Even in a pop-culture landscape littered with vampires, Let The Right One In stands out as a beautiful and romantic coming of age story as well as a bone-chilling horror film. Based on the novel of the same name by John Ajvide Lindqvist, who also wrote the screenplay, Sweden’s Let The Right One In is hypnotic, horrific, and is groundbreaking. It follows the classical rules of vampire lore, but takes those very same rules we are accustomed to and updates them in new and exciting ways. Paced, and patient in building its world to set us up for some horrific moments. Beautifully shot, moving yet unsentimental and consummately performed. It has its moments of restrained fright, but never shies away from the gore when needed. A classic of modern horror cinema, and easily the most fascinating vampire film to appear in recent years.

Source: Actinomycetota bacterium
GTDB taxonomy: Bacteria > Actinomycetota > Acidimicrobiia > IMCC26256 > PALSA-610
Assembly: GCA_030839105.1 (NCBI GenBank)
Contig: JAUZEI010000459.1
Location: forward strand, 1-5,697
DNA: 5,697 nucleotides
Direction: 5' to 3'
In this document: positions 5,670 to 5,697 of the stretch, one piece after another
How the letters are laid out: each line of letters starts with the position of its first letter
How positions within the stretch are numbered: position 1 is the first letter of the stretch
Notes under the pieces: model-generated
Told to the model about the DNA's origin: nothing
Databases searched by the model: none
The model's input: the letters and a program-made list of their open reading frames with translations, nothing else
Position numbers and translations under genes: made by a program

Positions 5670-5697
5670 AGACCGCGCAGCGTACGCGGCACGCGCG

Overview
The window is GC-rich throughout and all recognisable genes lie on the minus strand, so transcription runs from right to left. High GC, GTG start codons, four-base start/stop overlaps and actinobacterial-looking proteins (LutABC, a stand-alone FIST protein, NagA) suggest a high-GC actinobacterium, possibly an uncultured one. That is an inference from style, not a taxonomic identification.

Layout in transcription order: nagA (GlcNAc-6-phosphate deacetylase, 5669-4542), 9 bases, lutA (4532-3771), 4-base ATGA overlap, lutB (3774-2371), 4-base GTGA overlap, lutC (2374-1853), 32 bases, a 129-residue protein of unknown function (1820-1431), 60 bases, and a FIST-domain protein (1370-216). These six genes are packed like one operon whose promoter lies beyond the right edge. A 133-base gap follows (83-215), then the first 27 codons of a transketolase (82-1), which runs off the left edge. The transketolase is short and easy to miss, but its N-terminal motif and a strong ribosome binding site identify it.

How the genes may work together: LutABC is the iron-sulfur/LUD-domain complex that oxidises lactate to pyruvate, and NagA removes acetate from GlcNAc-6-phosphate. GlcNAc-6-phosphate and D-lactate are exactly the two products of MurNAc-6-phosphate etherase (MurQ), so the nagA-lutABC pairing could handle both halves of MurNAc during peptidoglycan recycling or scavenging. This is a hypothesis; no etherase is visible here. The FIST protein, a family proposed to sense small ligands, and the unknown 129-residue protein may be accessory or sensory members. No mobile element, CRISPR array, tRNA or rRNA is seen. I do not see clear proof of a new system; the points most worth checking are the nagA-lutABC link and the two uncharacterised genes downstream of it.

It has been called the scariest movie of all time, certainly the most frightening of its era. This notorious battle between good and evil was nominated for eight Oscars when it was originally released in 1973. The Exorcist, directed by William Friedkin and adapted by novelist William Peter Blatty, is based on the latters bestseller about the last-known Catholic-sanctioned exorcism in the United States. The little girl Regan, played by fourteen-year-old  Linda Blair, is suddenly prone to fits and bizarre behavior. Regan proves quite a handful for her actress-mother, Chris MacNeil (Ellen Burstyn). When Regan gets completely out of hand, Chris calls in young priest Father Karras (Jason Miller), who becomes convinced that the girl is possessed by the Devil, and that they must call in an exorcist: Father Merrin (Max von Sydow). His adversary proves to be tougher than your average demon, and both the priests and Regan suffer numerous horrors during their tribulations. The films special effects still hold up well today: pea soup never looked so good. Not for a momentnot when Regan is possessed by the darkest of spirits, not when the bed is banging up and down and the furniture is flying and the vomit is welling outare we less than convinced of her demonic possession. Partially an exploration (and exploitation) of religious faith, The Exorcists timeless ability to terrify relies on its strong performances.